var original = Chart.defaults.global.legend.onClick;
Chart.defaults.global.legend.onClick = function(e, legendItem) {
  // Insert your custom functionality here

  original.call(this, e, legendItem);
};

This code saves a reference to the legend item’s onClick function into a variable called original . It then overwrites this function with our own customized version. The e parameter that we are passing to it is a reference to the click event that caused the function to fire and the legendItem parameter is a reference to the legend that was clicked on. Once we’re done adding our own code, we call the original function specifying a this value and passing through the parameters it is expecting. This results in the default action for clicking on a legend (toggling the data set) being carried out.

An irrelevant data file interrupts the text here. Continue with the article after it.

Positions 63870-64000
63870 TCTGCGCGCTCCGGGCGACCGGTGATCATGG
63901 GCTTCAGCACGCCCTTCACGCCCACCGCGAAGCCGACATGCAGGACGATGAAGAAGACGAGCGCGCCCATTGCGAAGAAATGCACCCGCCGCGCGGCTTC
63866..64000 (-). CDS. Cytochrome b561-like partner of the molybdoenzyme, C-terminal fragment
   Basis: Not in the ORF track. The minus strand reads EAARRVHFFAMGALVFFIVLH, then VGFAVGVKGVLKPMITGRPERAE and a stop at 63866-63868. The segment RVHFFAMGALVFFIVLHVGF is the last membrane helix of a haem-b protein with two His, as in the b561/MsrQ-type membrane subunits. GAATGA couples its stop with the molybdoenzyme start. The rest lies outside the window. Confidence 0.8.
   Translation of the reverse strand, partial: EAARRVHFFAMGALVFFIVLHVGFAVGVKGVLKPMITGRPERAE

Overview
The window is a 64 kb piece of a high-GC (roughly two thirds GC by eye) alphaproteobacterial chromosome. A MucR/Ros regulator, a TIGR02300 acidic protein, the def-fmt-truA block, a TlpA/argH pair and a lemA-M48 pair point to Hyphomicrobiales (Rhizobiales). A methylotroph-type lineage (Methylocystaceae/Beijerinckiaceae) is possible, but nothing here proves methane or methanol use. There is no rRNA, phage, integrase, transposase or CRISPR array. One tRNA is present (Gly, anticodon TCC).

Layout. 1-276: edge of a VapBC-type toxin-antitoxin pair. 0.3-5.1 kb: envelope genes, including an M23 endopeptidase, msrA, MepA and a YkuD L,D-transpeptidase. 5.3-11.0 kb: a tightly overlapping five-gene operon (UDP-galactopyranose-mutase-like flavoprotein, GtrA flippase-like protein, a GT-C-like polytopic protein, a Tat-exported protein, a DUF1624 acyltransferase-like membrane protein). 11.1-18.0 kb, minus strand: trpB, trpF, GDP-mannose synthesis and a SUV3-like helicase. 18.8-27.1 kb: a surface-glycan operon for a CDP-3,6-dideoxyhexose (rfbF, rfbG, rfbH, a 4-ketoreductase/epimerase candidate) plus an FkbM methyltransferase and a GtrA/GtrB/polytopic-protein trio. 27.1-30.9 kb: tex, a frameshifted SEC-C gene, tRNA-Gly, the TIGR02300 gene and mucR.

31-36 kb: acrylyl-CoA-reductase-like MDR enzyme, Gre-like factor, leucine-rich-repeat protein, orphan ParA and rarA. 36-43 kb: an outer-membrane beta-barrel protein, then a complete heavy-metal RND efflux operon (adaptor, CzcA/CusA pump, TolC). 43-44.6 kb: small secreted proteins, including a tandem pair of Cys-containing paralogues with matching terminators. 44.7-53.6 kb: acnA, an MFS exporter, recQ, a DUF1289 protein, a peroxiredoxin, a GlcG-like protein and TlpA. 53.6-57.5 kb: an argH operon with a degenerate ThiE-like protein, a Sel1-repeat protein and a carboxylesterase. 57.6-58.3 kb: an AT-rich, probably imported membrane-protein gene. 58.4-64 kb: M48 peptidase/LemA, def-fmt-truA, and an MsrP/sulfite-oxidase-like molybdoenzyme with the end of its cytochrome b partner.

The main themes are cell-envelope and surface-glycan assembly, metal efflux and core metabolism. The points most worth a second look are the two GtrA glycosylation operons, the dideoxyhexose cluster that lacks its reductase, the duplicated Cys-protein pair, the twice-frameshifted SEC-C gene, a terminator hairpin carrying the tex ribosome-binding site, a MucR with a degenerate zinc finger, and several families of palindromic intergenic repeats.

In other words, We can now package any functionality we want on top of the onClick() call as long as we put it aboveoriginal.call().

A Concrete Example

Let’s augment our previous code so that when a user clicks on a legend, the caption at the bottom of the chart updates automatically.

We are only changing the caption, but you can add any functionality you want. For example, a dashboard might have columns of the daily apples and oranges values. The dashboard could also dynamically update based on the status of your chart with the power of a custom callback. Creating interactive data is easy with Chart.js.

Here’s the code

var labels = {
  "apples": true,
  "oranges": true
};

var caption = document.getElementById("caption");

var update_caption = function(legend) {
  labels[legend.text] = legend.hidden;

  var selected = Object.keys(labels).filter(function(key) {